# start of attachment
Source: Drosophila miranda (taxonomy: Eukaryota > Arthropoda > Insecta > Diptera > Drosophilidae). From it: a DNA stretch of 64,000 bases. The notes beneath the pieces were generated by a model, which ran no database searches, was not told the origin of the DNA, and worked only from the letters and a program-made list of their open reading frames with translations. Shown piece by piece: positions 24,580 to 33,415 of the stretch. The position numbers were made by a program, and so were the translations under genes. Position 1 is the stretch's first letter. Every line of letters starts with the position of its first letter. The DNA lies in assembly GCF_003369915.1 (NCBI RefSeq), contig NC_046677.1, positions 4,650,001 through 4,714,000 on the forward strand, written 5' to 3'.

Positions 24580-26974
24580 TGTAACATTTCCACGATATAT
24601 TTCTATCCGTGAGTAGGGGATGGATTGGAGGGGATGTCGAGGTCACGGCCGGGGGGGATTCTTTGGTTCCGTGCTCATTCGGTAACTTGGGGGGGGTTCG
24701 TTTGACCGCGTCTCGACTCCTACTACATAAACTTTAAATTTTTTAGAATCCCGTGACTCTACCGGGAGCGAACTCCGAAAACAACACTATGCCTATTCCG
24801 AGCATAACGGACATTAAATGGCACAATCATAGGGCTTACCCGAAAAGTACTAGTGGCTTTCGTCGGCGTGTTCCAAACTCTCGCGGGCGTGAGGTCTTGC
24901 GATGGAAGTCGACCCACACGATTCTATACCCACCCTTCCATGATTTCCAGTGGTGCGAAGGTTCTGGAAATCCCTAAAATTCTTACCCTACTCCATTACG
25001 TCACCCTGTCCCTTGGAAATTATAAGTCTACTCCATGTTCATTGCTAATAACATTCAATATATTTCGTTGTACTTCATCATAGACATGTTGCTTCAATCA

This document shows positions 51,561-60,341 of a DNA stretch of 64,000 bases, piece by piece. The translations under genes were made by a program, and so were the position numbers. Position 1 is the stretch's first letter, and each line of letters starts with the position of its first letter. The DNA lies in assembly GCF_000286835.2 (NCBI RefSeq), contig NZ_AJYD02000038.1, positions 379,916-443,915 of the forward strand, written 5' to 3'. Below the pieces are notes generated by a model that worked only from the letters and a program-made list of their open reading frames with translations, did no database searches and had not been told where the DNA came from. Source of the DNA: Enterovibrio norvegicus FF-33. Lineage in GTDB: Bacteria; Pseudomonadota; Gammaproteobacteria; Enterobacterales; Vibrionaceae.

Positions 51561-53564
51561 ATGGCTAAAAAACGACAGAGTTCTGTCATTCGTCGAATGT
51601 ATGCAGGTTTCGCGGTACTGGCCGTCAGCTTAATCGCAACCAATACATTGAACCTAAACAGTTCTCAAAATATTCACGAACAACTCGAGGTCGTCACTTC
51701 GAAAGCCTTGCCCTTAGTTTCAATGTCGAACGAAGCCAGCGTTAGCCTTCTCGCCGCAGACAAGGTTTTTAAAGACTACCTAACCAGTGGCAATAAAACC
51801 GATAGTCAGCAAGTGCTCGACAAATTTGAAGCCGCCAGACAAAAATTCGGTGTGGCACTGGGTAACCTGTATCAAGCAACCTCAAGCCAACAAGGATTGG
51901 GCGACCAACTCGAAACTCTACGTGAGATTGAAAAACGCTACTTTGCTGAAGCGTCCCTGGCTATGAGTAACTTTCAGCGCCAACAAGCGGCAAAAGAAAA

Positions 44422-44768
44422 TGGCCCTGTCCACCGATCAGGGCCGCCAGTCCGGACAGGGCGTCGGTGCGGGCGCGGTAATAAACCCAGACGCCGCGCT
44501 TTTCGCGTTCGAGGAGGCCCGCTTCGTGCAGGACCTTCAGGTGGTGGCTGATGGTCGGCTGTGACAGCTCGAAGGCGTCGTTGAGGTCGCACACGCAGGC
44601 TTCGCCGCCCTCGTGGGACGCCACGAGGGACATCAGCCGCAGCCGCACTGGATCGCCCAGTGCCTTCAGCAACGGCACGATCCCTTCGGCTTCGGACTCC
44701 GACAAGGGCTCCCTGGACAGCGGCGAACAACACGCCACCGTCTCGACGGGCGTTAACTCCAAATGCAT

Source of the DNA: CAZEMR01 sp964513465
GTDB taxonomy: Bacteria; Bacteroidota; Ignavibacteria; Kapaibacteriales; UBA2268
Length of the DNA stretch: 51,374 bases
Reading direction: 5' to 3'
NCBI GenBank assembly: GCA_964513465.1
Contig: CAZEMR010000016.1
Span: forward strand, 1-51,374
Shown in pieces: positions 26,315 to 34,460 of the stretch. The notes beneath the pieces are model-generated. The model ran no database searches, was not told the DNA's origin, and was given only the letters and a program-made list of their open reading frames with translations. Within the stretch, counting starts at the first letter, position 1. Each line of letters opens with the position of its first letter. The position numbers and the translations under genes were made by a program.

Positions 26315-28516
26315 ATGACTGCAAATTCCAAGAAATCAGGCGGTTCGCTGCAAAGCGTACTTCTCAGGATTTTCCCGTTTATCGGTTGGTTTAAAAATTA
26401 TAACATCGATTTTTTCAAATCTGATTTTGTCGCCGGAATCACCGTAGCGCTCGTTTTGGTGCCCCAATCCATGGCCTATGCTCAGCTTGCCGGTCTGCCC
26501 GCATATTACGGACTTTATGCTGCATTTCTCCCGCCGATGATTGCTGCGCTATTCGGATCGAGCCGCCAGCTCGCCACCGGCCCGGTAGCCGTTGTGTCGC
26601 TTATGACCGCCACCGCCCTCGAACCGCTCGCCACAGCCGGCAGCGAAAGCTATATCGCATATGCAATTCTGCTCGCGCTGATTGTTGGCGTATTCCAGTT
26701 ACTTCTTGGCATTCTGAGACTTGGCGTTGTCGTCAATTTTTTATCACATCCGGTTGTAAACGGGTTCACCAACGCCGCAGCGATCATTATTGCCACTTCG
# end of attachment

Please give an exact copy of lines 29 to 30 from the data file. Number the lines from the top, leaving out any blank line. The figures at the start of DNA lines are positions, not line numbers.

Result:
Positions 26315-28516
26315 ATGACTGCAAATTCCAAGAAATCAGGCGGTTCGCTGCAAAGCGTACTTCTCAGGATTTTCCCGTTTATCGGTTGGTTTAAAAATTA